Bonus Bill Knocks Investors Off Balance


It seems the tensions between Wall Street and Washington are nearing the boiling point. And it could be one nasty explosion.

The acrimony stems from the way Congress is responding to the outrage over the AIG bonuses.

As Fast Money series producer John Melloy wrote in his blog, hard feelings are widespread over the bill in Congress which puts a 90 percent tax on bonuses for the employees of companies that have received at least $5 billion from TARP. The bill has already passed the House and a Senate version is poised to pass as soon as next week.

French Revolution For Banks

"Banks are under siege and their primary asset is their people," says Robert Sedgwick, head of the executive compensation practice at law firm Morrison Cohen in New York. Under the bill, banks including JPMorgan Chase , Bank of America , Citigroup , Goldman Sachs and Morgan Stanley could struggle to retain staff, Sedgwick says.

"I'll be surprised if anyone's here tomorrow," joked one senior equity salesman at a bank that received TARP money, adding more seriously that the bill "penalizes the people that are trying to earn their banks' way out of the industry's problems."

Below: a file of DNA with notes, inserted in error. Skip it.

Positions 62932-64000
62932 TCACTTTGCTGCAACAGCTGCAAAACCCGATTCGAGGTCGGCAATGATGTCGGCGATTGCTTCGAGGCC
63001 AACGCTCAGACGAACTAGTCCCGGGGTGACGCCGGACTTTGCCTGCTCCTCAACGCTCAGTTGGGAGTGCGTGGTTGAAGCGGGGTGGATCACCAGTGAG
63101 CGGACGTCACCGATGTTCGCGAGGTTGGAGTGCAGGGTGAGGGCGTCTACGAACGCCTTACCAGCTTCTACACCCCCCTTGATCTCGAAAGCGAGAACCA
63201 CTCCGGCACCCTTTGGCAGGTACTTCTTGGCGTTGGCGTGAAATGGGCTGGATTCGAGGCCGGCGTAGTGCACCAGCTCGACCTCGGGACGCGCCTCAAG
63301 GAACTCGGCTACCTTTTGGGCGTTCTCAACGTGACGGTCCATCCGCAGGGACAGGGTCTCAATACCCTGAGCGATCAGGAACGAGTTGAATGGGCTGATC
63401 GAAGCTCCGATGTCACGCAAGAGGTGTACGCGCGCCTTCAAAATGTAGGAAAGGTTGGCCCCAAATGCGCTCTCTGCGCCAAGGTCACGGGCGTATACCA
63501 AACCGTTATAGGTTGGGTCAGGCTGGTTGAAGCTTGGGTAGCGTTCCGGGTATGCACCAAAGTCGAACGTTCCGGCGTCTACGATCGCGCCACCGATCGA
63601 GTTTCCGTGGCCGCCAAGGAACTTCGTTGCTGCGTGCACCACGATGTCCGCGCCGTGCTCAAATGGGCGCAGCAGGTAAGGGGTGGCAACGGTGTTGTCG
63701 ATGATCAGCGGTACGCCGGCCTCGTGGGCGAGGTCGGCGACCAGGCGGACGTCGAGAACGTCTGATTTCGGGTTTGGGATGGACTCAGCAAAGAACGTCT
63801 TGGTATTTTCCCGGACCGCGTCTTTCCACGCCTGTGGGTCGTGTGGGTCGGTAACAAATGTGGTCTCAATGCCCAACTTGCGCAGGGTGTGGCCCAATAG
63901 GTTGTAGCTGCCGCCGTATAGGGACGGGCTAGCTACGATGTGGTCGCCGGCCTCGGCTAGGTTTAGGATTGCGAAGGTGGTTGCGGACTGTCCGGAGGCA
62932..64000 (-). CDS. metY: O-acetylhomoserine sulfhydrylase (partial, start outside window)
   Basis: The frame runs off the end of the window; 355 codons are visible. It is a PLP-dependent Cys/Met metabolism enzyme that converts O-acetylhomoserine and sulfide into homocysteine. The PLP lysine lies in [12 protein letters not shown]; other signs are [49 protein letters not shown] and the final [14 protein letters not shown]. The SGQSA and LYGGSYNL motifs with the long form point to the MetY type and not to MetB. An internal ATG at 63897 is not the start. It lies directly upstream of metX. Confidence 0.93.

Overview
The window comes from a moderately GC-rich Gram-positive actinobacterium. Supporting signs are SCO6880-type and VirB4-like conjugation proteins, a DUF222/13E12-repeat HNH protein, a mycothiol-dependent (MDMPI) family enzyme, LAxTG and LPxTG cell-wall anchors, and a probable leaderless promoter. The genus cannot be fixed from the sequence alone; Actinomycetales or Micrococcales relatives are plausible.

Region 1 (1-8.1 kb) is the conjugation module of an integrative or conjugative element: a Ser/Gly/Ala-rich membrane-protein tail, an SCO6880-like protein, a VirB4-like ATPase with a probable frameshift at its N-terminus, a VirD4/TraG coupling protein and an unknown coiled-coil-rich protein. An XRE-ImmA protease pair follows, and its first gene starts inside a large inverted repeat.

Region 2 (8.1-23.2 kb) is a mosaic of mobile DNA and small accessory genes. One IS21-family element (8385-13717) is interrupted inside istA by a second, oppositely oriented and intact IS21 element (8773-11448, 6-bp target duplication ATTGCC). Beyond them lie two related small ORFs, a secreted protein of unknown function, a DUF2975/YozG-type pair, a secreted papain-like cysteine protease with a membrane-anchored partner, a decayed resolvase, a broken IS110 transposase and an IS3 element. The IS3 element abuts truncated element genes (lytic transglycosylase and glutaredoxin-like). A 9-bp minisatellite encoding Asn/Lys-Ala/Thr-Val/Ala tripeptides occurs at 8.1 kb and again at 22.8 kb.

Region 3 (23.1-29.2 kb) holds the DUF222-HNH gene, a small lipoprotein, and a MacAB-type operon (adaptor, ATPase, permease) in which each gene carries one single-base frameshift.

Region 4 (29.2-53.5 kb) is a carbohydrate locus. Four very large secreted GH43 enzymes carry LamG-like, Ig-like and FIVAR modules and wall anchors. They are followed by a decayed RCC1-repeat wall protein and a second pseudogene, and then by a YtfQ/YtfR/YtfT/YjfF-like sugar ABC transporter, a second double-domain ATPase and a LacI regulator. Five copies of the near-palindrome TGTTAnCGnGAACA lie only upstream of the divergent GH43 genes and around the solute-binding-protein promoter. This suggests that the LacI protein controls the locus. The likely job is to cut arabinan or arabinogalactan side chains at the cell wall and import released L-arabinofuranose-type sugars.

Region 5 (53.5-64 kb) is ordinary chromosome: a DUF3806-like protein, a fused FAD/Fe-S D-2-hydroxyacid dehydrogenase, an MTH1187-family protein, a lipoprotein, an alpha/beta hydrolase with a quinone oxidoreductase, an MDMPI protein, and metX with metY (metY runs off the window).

And banks are unlikely to be able to contest the bill, adds another banking representative, who asked not be named because he was not speaking on behalf of the bank. "At this point, it's like the French Revolution -- the mob has got the banks' heads in the guillotine," he says.

"If the Federal Government can capriciously and retroactively change the basic rules of business and contract law, it is difficult to expect hedge funds and private equity shops to take big chances on government sponsored assets regardless of the potential returns," states a note by Strategas Research Partners to clients today.

Outrage Or Political Pandering?

Of course Washington's outrage is real, but some people including our own Jeff Macke thinks there's an element of showmanship involved too. “It seems to me the lawmakers are cherry picking issues so they can rail at Wall Street because it’s popular with their constituents,” adds Jeff Macke.

He makes an interesting point and we're hoping you'll weigh in. What do you think? Are lawmakers imposing heavy taxes on some bonuses to increase their popularity with voters?

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